Have You Heard About: Lit Rector?

Welcome back to Have You Heard About, where I stumble across something I find legitimately useful for learning to write and share my thoughts with you fine readers. In the past, this space has profiled everything from podcasts, to movies, to publishing insider’s polished websites, tell-alls by the same, and fellow bloggers dispensing advice and encouragement. This week, I want to highlight a one-stop-shop chimera of a resource: Lit Reactor.

As always, these are my opinions. Nobody pays me a dime. My goal a self-taught writer is to help connect others in a similar position with helpful instruction.

It is hard to describe what Lit Reactor is, because it includes so many functions. It includes an E-Zine with editorials and essays by published authors you may recognize such as Chuck Palahniuk, Gabino Iglesias, Richard Thomas, and Stephanie M. Wytovich. Many of these contributors also teach online classes, which they are happy to sell you.

It looks like they used to host their own forum, but have migrated to good ‘ole Reddit. They still keep the archives of their discussions from 2010 – 2019 on their site.

Many hands make light work. Photo by Rodolfo Quiru00f3s on Pexels.com

Lit Reactor also hosts an online writing community which has gamified feedback. Here’s how it works:

  • Everyone is gifted with 15 points as a new member. That’s enough to submit one story.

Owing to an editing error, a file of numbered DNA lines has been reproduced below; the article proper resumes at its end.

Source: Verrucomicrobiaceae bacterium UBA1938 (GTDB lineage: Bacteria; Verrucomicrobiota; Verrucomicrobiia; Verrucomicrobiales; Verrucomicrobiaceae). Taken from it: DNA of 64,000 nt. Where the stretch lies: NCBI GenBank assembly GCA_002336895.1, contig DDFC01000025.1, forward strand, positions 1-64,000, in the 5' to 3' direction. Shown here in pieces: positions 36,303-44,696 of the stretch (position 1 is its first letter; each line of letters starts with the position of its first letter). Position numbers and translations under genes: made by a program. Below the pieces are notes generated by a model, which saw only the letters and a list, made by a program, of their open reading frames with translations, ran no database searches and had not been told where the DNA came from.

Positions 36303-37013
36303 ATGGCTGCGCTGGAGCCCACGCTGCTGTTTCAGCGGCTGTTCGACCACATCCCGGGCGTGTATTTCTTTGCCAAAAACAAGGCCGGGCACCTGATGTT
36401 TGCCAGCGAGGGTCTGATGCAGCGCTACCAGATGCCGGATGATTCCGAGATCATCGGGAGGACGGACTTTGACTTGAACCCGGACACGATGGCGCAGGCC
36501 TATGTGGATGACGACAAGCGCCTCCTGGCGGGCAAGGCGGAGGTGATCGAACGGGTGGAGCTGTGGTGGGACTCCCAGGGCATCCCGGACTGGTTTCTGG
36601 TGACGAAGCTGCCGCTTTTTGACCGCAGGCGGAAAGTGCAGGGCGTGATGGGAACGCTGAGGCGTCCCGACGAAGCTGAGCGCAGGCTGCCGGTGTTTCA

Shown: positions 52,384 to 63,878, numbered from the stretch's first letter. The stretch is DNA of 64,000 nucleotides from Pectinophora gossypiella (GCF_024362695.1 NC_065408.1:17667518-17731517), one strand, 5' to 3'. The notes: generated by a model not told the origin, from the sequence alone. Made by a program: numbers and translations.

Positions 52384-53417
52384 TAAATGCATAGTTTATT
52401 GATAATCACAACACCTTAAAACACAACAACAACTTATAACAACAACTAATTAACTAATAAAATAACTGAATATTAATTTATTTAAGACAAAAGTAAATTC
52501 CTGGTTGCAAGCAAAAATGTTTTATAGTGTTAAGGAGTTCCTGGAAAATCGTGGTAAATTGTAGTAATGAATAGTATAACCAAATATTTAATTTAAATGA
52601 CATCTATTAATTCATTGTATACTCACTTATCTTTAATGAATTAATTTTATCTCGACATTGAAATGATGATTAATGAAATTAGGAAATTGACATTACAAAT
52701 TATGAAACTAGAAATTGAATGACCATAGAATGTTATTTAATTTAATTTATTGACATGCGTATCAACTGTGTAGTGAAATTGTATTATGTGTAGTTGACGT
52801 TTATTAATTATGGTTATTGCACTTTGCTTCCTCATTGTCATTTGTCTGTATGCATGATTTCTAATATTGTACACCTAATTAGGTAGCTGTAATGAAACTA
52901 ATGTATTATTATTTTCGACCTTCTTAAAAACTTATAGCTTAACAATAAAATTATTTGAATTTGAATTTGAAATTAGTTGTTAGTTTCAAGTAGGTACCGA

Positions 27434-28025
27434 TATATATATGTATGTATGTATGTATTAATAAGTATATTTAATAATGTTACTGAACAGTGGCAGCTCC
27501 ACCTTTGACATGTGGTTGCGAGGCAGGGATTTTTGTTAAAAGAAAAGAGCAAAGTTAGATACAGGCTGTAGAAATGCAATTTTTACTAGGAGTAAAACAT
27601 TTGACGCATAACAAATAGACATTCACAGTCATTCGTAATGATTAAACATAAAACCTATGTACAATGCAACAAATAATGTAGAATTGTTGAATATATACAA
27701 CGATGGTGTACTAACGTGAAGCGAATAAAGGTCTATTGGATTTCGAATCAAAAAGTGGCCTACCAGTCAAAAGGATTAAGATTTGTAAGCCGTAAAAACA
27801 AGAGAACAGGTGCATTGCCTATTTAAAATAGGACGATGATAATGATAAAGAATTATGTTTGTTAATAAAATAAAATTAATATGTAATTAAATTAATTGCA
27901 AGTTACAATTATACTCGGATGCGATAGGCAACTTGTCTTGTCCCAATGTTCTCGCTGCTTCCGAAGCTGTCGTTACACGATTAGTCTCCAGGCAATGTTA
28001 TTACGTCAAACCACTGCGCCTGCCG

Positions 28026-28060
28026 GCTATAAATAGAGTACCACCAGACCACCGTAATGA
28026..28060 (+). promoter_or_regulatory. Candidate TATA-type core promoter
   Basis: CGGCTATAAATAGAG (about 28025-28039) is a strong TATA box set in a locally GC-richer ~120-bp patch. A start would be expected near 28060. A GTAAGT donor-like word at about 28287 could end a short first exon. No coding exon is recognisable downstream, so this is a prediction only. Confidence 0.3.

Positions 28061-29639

• After that, you’ll earn points strictly on the ratings your reviews receive from the other authors.
  • No automatic points are awarded for writing a review
  • 2 points are awarded when the author rates your review as ‘Helpful’
  • 3 points are awarded when the author rates your review as ‘Very Helpful’
  • 0 points are awarded when your review is rated as ‘Not Helpful’

In order to receive feedback, you must give feedback, which is really how that system should work, isn’t it? You scratch my back, I’ll scratch yours. Pay any help you receive forward.

There is a tension I notice in almost all useful writing resources. There is free content, to be sure, but lurking just around the corner from that reality is the underlying pitch – for three easy payments of 19.99, you can also get _X_. There is nothing wrong with that – everyone has a right to make a living – but as with everything in life, deciding when and were to contribute your hard-earned dollar is a skill in itself… but that is a subject for another day. Let’s say, in two weeks, after another book review.

Happy reading, and happy writing.


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